Instructional Leadership, emphasis: K-12 School Leadership (MEd)
Students clapping at a ceremony.

Maxwell-Lutz community impact award

About this award

The Maxwell-Lutz Community Impact Award is an interdisciplinary research award jointly sponsored by the College of Social and Behavioral Sciences (SBS), the College of the Environment, Forestry, and Natural Sciences (CEFNS), and the College of Engineering, Informatics, and Applied Sciences (CEIAS). This award aims to support interdisciplinary collaboration and research to improve environmental sustainability and the health, well-being, and vitality of global communities and cultural systems. Up to $5,000 annually is awarded to one team or is shared by multiple teams.

Applications have closed for 2023, but you may contact us for 2024 application information.

Project proposal requirements

To be considered for funding, one or more faculty members may submit a project proposal, including:

  • a substantive and verifiable community impact
  • an interdisciplinary collaboration that includes faculty or students from the College of Social and Behavioral Sciences in coordination with faculty and students from the College of Engineering, Informatics, and Applied Sciences, and/or the College of the Environment, Forestry, and Natural Sciences
  • participation of one or more undergraduate or graduate students

The proposal should address how the project effectively improves any two of the following:

  • health and well-being of local and/or global communities
  • vitality of community or cultural systems
  • environmental sustainability

Preference will be given to proposals for projects that are interdisciplinary and cross-departmental.

Team members for the selected projects will be designated Maxwell-Lutz fellows.

How to apply

Submit your proposal with the following information in our online application form.

Project information
  • Title
  • Outline
  • Description (300 words or less)
  • Faculty leader(s) and contact information
  • Top three goals of the project and how success will be measured
  • If the project is standalone, describe its intended benefit for the intended community (200 words or less)
  • If the project is intended to support another ongoing project or thesis, describe the project and how funds would make a significant difference to the success of the parent project and benefit the intended community (200 words or less)
Student information
  • Role of students in the project
  • Name, major, college, NAU user ID, and class year (freshman, sophomore, junior, senior, or graduate student) of students
  • If the project supplements another project or thesis, the title of the project or thesis and the name of the principals and departments involved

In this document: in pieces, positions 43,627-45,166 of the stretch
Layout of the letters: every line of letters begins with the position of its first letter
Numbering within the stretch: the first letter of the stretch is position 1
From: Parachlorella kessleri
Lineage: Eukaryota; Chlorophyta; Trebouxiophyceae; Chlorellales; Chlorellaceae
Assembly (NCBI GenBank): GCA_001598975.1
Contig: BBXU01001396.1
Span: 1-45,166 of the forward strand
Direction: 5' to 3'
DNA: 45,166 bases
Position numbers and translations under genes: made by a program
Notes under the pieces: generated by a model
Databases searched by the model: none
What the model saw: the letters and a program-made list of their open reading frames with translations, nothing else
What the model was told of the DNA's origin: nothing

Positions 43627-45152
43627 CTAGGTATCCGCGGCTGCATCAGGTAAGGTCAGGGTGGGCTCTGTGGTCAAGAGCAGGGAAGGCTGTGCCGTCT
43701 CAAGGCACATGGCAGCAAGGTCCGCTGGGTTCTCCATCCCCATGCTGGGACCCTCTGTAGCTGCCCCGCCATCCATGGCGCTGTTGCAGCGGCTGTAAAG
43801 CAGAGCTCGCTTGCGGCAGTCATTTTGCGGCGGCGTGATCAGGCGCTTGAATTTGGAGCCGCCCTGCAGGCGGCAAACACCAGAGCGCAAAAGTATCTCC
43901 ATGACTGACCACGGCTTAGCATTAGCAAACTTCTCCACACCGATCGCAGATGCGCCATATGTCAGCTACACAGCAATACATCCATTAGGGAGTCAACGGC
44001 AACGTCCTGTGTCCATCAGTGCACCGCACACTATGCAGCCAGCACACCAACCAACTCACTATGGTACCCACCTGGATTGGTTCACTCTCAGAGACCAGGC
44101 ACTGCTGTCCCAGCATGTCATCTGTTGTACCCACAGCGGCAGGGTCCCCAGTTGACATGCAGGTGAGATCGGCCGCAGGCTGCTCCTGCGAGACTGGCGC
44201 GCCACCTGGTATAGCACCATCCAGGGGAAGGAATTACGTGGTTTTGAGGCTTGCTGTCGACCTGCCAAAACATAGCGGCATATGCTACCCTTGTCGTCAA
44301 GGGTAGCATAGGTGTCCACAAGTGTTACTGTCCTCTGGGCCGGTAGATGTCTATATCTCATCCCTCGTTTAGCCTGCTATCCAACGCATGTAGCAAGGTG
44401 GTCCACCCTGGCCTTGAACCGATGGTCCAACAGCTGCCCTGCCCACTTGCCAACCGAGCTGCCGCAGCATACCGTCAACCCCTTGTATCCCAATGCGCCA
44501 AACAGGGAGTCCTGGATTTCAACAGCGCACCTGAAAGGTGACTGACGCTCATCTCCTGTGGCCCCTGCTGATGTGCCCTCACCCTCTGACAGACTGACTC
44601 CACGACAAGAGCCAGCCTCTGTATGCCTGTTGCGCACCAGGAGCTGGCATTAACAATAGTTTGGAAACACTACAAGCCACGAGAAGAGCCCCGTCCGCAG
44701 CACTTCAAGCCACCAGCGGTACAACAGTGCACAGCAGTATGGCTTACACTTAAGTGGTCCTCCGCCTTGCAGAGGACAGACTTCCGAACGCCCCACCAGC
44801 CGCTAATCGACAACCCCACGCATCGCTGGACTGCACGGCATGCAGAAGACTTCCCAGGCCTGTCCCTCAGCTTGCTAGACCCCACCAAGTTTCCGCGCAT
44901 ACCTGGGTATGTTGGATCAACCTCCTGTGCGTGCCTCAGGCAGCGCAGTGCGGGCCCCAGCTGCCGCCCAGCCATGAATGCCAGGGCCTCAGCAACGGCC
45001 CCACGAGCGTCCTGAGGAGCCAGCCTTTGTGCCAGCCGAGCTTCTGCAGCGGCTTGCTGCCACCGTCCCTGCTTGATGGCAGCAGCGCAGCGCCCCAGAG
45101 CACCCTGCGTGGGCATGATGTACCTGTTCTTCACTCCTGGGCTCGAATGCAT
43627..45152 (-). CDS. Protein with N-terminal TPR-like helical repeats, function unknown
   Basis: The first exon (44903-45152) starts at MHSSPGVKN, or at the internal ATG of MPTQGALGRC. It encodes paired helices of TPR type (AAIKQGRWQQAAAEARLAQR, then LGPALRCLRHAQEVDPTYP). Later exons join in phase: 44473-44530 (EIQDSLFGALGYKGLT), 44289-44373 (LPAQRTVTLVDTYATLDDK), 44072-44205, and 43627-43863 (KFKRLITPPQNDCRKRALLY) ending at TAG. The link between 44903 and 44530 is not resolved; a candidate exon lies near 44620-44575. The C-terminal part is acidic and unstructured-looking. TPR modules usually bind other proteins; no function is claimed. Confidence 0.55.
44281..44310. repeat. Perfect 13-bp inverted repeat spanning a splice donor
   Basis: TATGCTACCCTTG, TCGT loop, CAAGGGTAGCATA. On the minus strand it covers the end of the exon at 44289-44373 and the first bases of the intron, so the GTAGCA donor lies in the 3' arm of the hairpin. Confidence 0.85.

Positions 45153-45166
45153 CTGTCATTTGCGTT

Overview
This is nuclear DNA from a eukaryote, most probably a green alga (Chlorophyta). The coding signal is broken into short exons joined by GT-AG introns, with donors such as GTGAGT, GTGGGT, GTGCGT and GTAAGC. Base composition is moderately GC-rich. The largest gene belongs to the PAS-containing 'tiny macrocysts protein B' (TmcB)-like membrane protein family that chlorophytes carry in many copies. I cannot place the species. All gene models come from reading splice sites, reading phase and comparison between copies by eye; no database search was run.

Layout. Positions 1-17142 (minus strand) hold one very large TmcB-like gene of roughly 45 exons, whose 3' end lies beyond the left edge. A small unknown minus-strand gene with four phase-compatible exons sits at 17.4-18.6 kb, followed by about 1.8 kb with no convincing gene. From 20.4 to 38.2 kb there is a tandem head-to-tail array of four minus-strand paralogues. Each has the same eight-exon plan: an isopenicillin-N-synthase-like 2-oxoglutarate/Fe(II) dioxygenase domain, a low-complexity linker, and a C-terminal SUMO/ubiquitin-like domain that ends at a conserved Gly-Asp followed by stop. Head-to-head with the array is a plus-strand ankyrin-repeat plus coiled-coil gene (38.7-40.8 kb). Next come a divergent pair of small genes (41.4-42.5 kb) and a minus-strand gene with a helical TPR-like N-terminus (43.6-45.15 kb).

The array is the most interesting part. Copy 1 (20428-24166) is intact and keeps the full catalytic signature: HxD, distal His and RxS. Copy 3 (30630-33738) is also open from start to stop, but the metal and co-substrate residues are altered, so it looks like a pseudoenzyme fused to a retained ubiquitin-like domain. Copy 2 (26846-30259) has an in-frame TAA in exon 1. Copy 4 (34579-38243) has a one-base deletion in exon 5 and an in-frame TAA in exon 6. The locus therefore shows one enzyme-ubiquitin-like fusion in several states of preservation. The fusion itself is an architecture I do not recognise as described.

Budget information
  • Budget outline for the project, the total amount requested, justification, and a breakdown by categories. Allowable categories include student wage/graduate stipend (limited to 60% of the request), equipment, supplies, and travel
Review process

Proposals will be reviewed by a selection committee comprised of one representative from SBS, CEIAS, CEFNS, and a community member

Post-award process
  • Students to present the results of the project and what they learned at an event or meeting—such as the Northern Arizona University Undergraduate Expo
  • Faculty to prepare a post-project report that includes the outcomes of the community impact, if goals were met, and a complete list of expenditures

Past award recipients

2022: Care for Nahádzáán for Engineers—Care for Mother Earth

Dr. Melanie Hildebrandt, SBS; Dr. Stefanie Kunze, SBS; Mark Lamer, CEIAS; Hannah Thelen, MS Civil Engineering Student

2021: Strong Roots: Planning and Building a Community Health Clinic in Mexicali, Baja California, Mexico

Paola Michel Silva, SBS; Leopoldo Beltran, CEIAS; Peter Friederici, SBS; Dr. Janine Schipper, SBS; Dr. John Tingerthal, CEIAS

2020: Identifying Challenges and Opportunities for Designing Culturally Relevant Behavioral Health Interventions for Hopi Youth

Shelby Hagermman, CEIAS; Simone Richardson, SBS; Dr. Alisse Ali-Joseph, SBS; Dr. Darold Joseph, COE; Dr. Morgan Vigil-Hayes, CEIAS

2019: Community-based waste management project in Chitete-Kasungu Municipality, Malawi

Joseph Amazuwa Chirwa, SBS; Dr. Dianne McDonnell, CEIAS

2018: Promoting Education and Elephants in a Rural Zambian Community

Kaitlyn Henry, CEFNS; Samantha Hershowitz, CEFNS; Tyler Tuengel, CEFNS; Nate Gordon, CEFNS; Railyn Stokes, SBS; Dr. Faith Walker, CEFNS; Dr. Carol Chambers, CEFNS; Dr. Alan Lew, SBS

2017: Prioritizing Ecological Restoration Sites for Educational Purposes

Adam Bringhurst, CEFNS; Samantha Dinning, SBS; Olivia Camping, SBS; Dr. Rand Decker, CEFNS; Dr. Wilbert Odem, CEFNS; Dr. James Bowie, SBS; Mark Manone, SBS

2016: PICES Project—Pilot Intervention of Culturally-Responsive Exercise System

Christopher Frank, CEFNS; Annalee Boyle, CEFNS; Jeff Morrison, CEFNS; Ashley Averett, SBS, Anna Harris, SBS; Dr. Sara Jarvis, CEFNS; Dr. Melissa Birkett, SBS